Notable Features

  • 2 mic preamps
  • 2 balanced inputs
  • Balanced TRS outputs
  • Included recording software, instruments, and effects
  • 3-month subscription to Splice Sounds included

Reasons To Buy

  • Nifty little 'Air' button
  • Solid performance for both desktop and mobile rigs

Reasons To Avoid

  • Limited outputs

My Verdict

For the smaller producer or a solo artist, this in my opinion is the best budget audio interface. Your recordings will sound pristine, and you'll have a choice array of plug-ins to add to your work.  Sure, you may need more inputs and outputs later on in your career path, but the price of this model will leave some in the bank for future splurges.

7. Focusrite Scarlett 18i20 3rd Gen USB Audio Interface

Sticking with the sexy red theme but this time for folks who need more input channels. Like the Universal Audio unit further up the page, this Focusrite unit boasts enough input and output capability to make it a worthwhile consideration for the project studio.

The front panel of this rack-mount unit houses two combo inputs, a dedicated power switch, headphone sockets and controls, input settings for all 8 channels, and an eight-channel LED bar-graph display.

The rear of the unit is where more of the grunt work happens. A further six mic/line inputs sit next to a generous ten-line output, giving you plenty of options for additional preamps, external signal processing, or monitoring options. There's also MIDI in/out, a word clock connection, S/PDIF in/out, and optical inputs and outputs. These optical connections mean a studio can really bump up its recording and mixing capabilities with an additional mic pre.

Other features that make this a contender for the crown of the best audio interface include a built-in talkback mic, independent level controls on the headphones, and low latency monitoring. Add two virtual loopback inputs to make streaming, podcasting, and sampling super easy, and for the price, this is an amazing piece of kit.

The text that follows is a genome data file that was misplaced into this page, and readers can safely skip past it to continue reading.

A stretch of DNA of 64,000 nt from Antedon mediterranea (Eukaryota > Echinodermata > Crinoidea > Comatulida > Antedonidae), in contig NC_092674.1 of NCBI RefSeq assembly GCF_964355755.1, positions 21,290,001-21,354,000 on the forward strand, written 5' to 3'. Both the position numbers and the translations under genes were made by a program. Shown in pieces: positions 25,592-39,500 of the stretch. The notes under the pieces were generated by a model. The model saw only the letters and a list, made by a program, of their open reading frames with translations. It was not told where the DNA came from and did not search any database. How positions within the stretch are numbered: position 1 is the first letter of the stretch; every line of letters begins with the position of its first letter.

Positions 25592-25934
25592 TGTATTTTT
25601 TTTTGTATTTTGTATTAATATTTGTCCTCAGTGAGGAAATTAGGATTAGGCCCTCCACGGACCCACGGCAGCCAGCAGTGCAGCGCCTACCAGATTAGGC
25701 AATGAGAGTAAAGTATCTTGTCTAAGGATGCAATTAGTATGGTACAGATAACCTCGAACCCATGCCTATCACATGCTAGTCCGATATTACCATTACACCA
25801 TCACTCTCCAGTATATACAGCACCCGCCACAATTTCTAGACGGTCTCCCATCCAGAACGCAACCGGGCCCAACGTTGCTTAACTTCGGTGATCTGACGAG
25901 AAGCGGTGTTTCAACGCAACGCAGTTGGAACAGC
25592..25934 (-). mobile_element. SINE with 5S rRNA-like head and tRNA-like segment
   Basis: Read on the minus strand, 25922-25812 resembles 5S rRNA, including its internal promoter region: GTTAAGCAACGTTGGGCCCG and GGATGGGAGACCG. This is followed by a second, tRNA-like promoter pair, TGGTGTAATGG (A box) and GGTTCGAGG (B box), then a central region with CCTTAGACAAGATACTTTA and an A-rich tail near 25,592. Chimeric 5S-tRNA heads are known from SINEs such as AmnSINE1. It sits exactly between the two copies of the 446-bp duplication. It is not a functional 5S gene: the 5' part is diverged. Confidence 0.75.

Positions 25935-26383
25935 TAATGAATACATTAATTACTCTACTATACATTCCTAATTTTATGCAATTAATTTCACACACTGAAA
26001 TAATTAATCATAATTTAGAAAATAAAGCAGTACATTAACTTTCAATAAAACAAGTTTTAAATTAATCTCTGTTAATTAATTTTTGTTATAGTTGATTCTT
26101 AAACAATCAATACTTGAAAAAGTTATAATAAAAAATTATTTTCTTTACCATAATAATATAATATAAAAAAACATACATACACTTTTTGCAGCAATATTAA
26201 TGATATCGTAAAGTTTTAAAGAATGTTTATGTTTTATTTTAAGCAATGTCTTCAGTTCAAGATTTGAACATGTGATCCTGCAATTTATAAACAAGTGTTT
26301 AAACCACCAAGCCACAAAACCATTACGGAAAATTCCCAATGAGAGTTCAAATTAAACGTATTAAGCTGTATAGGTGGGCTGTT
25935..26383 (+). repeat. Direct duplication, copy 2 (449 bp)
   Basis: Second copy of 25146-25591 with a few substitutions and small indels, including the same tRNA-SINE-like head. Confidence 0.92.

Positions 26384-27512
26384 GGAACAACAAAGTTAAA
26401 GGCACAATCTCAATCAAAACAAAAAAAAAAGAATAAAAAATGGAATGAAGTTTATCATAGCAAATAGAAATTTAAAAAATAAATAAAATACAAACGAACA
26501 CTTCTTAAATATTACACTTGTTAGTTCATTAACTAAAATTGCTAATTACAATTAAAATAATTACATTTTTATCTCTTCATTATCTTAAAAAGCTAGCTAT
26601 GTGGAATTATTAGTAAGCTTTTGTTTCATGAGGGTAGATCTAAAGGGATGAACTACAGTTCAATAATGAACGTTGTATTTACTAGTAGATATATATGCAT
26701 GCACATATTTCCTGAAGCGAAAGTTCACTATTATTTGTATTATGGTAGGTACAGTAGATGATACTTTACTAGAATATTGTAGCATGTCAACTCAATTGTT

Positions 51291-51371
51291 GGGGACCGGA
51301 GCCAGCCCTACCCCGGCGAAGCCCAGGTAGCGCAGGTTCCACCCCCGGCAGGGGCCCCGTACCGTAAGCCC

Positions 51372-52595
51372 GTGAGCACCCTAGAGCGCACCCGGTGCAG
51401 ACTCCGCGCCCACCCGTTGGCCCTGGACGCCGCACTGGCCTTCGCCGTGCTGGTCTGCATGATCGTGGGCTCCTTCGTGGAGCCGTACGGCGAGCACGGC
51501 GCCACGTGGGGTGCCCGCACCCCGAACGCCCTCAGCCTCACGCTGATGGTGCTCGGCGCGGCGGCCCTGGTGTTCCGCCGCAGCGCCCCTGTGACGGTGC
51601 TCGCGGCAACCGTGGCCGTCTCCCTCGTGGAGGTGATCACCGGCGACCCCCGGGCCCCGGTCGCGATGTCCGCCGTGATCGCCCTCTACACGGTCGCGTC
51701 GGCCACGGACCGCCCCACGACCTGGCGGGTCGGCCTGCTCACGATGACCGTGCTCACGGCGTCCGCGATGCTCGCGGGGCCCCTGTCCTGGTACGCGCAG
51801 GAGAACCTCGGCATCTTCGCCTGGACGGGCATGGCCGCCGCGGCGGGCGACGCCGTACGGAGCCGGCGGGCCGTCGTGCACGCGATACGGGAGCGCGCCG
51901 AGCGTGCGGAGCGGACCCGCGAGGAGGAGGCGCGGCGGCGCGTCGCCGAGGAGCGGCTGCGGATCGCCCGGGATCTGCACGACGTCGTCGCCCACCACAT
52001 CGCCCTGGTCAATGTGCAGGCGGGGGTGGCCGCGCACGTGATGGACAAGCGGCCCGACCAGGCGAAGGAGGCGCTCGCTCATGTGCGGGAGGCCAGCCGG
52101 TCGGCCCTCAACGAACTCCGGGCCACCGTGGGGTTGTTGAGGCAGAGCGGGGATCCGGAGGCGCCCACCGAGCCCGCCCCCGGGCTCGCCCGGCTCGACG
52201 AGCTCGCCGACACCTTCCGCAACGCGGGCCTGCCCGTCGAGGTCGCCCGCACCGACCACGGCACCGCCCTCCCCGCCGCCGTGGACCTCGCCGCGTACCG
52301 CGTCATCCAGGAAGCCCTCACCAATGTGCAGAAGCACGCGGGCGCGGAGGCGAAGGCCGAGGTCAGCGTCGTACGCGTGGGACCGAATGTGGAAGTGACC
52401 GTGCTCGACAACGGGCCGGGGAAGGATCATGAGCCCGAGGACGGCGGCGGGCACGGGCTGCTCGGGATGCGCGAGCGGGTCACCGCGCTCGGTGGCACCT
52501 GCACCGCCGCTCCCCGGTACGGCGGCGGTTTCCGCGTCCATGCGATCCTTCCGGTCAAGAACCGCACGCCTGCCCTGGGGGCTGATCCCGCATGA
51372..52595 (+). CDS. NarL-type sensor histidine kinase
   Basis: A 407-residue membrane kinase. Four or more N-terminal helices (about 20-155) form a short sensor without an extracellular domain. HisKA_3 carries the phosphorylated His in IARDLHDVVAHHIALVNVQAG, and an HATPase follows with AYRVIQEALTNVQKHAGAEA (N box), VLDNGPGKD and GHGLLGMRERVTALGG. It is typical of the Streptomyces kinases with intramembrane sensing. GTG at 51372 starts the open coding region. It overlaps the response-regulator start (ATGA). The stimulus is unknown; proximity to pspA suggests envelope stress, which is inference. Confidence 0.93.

The 18i20 comes with the same software collection as the 2i2, but at this level, it's unlikely to be a deciding factor when choosing between audio interfaces.

Notable Features

  • LED bar graph meters
  • 4 monitor outputs
  • Internal power supply
  • Onboard talkback functionality
  • ADAT Optical, S/PDIF, MIDI, and word clock out connections
  • Two independent headphone outputs

Reasons To Buy

  • Virtual loopback feature for streamers/podcasters
  • Comprehensive in/out options, including XLR combo, MIDI, and digital
  • Did I mention the 'Air' button?

Reasons To Avoid

  • Headphone outputs share the same signal path as the last four outputs

My Verdict

While the price of this unit isn't budget-friendly, you get a considerable bang for your buck when you look at all the features. This is high up on the list of desktop interfaces, and the virtual loopback feature is one of the best USB audio interfaces for streaming.

8. Behringer U-Phoria UM202HD USB Audio Interface

For musicians looking for the best audio interface under $100, this Behringer will give you a run for your money.

Small but mighty is the secret to this entry-level audio interface, which can record at up to 24-bit/192kHz resolution. The front panel houses most of the gubbins on this unit, while the rear of the box has the single L/R out, USB connection, and oddly the +48V phantom power. I have to admit this makes it a bit of a faff to engage the phantom power when other units have a button on the front panel. But again, the UM202 leaves the building for less than a Benjamin, so some compromises have to be made.

Back to the front. Two combo inputs have individual gain controls, and a pad button each. The single headphone output can make use of the direct monitor button to provide latency-free input monitoring. An LED light indicates power (drawn from the USB connection), and another indicates the +48V power is on (so you don't have to peer around the back to check I guess).

The included software is limited to Tracktion for a DAW, and 150 downloadable instrument and effect plug-ins. Honestly, this is not a great selling point. If you're on a budget you're probably better off trying out Reaper for a DAW, and making use of the gazillion free (but good) plug-ins out there for sounds and effects.